The single issue in this case is whether the material in the lower part of these excavations could be moved by normal job labor and equipment without resort to blasting. The findings set out in detail the nature of the work and the conditions upon which plaintiff's claim is based.
We have found that normal job labor and shovels and the usual normal equipment were not sufficient to remove this hard rock shale without blasting. The plaintiff was not permitted to blast. The plaintiff found that while the bulldozer and the backhoe were sufficient to remove the upper part of the material, neither of them was sufficient to remove the consolidated and hard rock which was found as the excavation ran deeper. At that point the rock could not be removed by pick and shovel or by powered machines such as shovel or backhoe. The backhoe operates something like a power shovel. It has a bucket attached to the boom and operates in reverse so that the bucket moves toward the equipment instead of away from it, as does the power shovel. The plaintiff found that by the use of the power shovel and the backhoe in the hard rock not only would the machinery be injured but the ground so torn up as to interfere with the proper walling and foundations.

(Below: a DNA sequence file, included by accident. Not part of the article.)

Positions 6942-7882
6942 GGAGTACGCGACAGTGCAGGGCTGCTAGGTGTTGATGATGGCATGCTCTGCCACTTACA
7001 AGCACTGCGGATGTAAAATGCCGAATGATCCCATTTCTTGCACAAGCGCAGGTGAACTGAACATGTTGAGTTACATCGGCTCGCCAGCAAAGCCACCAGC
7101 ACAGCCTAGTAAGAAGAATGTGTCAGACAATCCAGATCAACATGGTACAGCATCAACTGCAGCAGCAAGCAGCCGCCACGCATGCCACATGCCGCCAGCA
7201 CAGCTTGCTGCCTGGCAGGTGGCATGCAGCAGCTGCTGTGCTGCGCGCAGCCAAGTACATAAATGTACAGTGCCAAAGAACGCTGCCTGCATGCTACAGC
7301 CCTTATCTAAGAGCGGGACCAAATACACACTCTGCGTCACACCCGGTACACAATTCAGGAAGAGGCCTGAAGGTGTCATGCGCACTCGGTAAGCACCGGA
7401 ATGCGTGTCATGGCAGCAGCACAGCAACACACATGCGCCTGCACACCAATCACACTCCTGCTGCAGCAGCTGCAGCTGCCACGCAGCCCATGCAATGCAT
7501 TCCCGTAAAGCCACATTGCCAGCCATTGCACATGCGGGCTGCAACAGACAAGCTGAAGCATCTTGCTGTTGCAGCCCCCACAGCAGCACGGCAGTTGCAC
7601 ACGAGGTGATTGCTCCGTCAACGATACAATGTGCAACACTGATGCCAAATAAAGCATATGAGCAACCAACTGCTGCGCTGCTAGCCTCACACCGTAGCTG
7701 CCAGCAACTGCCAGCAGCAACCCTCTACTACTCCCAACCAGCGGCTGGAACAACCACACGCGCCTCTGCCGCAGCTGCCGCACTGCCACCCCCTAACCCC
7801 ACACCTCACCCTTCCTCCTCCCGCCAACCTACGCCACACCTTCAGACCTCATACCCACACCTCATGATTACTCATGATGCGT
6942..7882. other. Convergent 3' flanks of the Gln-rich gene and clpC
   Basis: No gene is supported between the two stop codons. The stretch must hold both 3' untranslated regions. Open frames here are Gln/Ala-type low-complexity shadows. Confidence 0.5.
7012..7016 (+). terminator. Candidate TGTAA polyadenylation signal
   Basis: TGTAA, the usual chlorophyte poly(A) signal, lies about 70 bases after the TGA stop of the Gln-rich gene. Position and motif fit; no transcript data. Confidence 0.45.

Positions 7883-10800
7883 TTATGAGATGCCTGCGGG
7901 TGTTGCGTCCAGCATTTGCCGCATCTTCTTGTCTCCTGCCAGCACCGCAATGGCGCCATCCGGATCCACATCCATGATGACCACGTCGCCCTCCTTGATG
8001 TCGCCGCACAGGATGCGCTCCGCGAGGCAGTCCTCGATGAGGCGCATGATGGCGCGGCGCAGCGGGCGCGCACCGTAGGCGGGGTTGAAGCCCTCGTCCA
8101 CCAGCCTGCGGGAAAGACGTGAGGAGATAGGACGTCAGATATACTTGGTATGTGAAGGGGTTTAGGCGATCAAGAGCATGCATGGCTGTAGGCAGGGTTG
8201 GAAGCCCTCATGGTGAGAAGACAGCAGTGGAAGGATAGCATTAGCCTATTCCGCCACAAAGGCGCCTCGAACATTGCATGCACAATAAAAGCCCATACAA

The plaintiff found that the rock structure could only be removed by using pneumatic equipment which consisted of a compressor and a breaker, or by blasting. It was forbidden to use blasting because of the injury that might be caused to the foundations of buildings and other structures. The pneumatic method proved effective but the excess cost of this method amounted to about $20 per cubic yard of materials removed.
A designated representative of the contracting officer examined the site before the full depth of the excavation had been finished. He determined at that time that the excavation was within the terms of the contract and could be removed by normal methods, labor and equipment. However, he later examined the conditions in the parking area and found that hard rock was encountered and recommended the plaintiff be paid $20 per cubic yard for the excess cost of the excavation in the parking area. Apparently, he did not again examine the other portion of the excavation, although it developed that practically the same hard rock condition developed in the deep part of that excavation as had been disclosed in the parking area.
Plaintiff was issued a change order for the excavation in the parking area and was paid therefor. However, it was refused payment for the 229.94 cubic yards of the material which plaintiff excavated from the garage footings, the garage floor area, the utility trench, and the gatepost holes, as set forth in finding 13, and set forth in detail in the latter part of finding 15. The excess cost of this material at $20 per cubic yard totals the sum of $4,598.80.